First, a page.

Wednesday, September 7, 2016
I remember an incident: I'm in my late 20s at the time, a travelling musician, driving on one of the Motorways in the UK, and as usual, carrying several small-ish instruments with me. I stop for lunch at one of the Motorway service stops, and as is my habit at the time, I take the instruments into the restaurant with me - don't want to tempt fate leaving them in an unoccupied car.
In the restaurant I'm greeted by a group of older ladies on a neighbouring table, curious to know what's in my oddly-shaped cases:
"ooh! can you play us a tune?"
"sorry, I don't think I can play anything you'd know"
I immediately felt a bit disturbed by my own response. Here I was, devoting ridiculous amounts of my time to expressing myself on these instruments, yet I couldn't touch the people around me. I was developing all this for just a tiny group of initiates - jazz nerds.
It changed me quite a lot. I started looking into folk music in general. Into the musical elements common to all - principles of rhythmic and melodic beauty that are universal, authentic and timeless. Simplicity without compromise. Most of what I've composed and played since has tried to hold to these values. I want to communicate.
JAZZ ISN'T DEAD (IT JUST SMELLS FUNNY)
We're experiencing a tough moment in the evolution of popular music. The established order of things of even 20 years ago is gone. Much lamenting is done on the fact that the jazz scene is dying. But it's not dying, it's just being challenged, and because too many jazz musicians are still comfortably stuck in the language and traditions of the old order, they are still playing to an ever-dwindling little group of jazz nerds.
Jazz's life-force is in being able to create something really human and relevant out of the moment. Yet a lot of jazz performances infuriate me for being exactly the opposite. A sleepy trudge through the tried-and-tested. Despite the fact that it's not a jam session, it often follows exactly a jam session format: head-solo-solo-(bass)solo-drum4s-head. Who is this music for? The players or the audience? Is this some kind of musicians cooperative ego-stroking session? Why does everyone in the group have to take a solo? Why does a solo have to be the same length as the last solo?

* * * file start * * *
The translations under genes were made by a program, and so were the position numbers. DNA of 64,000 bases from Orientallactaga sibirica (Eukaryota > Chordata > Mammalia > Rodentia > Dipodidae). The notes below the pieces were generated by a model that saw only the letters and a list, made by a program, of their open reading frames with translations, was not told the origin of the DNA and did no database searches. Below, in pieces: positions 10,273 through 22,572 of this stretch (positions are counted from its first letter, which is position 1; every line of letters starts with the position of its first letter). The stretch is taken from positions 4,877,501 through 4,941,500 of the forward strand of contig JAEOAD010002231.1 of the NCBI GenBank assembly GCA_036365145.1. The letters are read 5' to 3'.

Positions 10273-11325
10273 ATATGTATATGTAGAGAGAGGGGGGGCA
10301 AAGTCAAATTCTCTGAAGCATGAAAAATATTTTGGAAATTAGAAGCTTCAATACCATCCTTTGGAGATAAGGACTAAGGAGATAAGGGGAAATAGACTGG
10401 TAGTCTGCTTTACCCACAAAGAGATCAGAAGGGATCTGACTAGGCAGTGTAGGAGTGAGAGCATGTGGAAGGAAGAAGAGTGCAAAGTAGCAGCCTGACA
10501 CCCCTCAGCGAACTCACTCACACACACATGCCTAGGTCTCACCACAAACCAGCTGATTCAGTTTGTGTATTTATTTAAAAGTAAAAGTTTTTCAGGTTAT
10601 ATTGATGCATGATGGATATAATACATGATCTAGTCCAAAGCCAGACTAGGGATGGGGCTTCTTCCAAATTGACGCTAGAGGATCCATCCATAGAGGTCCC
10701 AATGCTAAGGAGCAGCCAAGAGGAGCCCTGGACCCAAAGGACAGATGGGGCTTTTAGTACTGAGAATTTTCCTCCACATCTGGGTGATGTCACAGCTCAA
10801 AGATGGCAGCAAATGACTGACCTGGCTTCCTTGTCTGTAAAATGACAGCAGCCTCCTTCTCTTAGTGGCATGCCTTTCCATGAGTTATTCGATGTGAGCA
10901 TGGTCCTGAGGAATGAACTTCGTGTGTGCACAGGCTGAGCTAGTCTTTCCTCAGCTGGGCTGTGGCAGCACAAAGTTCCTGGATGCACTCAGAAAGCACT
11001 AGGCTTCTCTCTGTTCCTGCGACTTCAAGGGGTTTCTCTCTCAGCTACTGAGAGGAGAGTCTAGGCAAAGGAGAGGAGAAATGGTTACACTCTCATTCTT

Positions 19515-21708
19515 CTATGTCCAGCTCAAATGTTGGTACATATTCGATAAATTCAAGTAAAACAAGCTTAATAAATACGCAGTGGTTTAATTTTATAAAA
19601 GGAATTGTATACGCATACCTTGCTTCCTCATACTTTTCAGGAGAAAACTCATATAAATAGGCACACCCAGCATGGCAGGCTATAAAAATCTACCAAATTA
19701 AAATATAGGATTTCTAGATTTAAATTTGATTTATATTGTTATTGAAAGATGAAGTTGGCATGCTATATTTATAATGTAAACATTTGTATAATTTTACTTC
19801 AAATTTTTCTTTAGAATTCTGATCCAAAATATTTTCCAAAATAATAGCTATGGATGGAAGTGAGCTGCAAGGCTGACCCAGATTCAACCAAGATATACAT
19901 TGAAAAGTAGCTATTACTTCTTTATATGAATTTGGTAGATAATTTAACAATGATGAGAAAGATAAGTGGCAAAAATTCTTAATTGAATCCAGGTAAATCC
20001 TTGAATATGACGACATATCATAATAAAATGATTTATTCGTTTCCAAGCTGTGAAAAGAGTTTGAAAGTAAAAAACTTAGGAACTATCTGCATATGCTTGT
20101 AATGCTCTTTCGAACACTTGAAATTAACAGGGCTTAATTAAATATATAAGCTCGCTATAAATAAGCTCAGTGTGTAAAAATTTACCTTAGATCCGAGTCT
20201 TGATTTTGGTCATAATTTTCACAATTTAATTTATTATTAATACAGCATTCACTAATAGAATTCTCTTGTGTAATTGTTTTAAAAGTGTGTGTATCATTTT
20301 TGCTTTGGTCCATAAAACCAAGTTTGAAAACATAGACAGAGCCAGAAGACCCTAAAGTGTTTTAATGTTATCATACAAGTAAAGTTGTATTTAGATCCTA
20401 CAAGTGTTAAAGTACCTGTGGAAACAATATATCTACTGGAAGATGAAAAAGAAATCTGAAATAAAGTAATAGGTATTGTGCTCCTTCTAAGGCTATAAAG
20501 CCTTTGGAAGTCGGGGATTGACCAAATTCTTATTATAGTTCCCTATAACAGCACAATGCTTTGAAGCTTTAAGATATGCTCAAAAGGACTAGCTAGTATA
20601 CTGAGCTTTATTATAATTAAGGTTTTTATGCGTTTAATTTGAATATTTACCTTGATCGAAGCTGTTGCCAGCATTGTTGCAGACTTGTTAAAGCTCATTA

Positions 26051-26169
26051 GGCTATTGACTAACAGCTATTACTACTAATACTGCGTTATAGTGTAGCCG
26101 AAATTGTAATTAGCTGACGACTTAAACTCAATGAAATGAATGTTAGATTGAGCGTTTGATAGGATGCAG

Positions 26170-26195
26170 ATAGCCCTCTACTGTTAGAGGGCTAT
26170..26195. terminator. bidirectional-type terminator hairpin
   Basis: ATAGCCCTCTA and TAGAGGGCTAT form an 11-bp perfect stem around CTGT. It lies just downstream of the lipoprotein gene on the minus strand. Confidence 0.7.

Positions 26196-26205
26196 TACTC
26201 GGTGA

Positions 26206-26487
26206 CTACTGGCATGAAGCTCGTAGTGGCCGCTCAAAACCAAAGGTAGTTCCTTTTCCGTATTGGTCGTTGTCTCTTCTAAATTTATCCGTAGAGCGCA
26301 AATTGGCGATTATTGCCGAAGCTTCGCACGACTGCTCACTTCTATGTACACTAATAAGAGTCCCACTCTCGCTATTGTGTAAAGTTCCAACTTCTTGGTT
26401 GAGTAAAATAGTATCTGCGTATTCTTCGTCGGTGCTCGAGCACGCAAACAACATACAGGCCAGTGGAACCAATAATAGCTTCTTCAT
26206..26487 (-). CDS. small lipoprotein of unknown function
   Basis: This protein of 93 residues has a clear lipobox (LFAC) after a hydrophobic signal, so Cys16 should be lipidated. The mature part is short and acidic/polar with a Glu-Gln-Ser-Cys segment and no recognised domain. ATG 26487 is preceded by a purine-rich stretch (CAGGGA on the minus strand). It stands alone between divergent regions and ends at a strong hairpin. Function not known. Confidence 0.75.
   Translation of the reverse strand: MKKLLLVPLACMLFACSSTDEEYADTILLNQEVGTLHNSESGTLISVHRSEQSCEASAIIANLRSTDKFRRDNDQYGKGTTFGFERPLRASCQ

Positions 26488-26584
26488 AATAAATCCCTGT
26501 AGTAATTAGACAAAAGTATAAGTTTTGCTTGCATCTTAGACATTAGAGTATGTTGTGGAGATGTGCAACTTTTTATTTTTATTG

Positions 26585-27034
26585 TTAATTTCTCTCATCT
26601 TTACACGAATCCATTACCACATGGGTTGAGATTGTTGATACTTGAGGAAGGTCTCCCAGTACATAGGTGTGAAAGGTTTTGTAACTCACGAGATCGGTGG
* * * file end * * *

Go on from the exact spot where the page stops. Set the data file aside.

Audience numbers, and consequently the availability of venues tell the story: few people are going to come to a gig like this - unless there are outstanding or famous players in the band. Even then, the audience will be from that ever-dwindling pool of jazz initiates.
If you've got a gig. Make it a show. Arrange it so that it has maximum effect. Work out the dynamic flow of each set, and then of each song. Decide which soloists you use where, not because you want to give them their rightful "chance to blow" but because they can create the necessary dynamic intensity. Maybe brief your players about what you're trying to achieve with each set/tune/solo.
I'm not saying that the jazz musician needs to change the content, or "authenticity" of what they are doing. Pop music stays relevant by reinventing itself on a regular basis. This is not done for effect - it's not initiated by the recording, production or management companies, but by the musicians themselves: they get bored with the established order, they question it's validity, and then they change it. They do this because their environment demands it. Times change, and the old order ceases to resonate with them.
Pop musicians also don't generally think of themselves as Pop Musicians. They just create and play the music that their aesthetic demands. Though you may have spent much of your formative years internalising the language, structures and lore of bebop, it is after all just one of the strings to your bow. Use them all.
As Louis Armstrong (and so many others) said: "there are only 2 types of music: good, and bad".
Constantly reassessing your musical purpose is the only way to continue being relevant.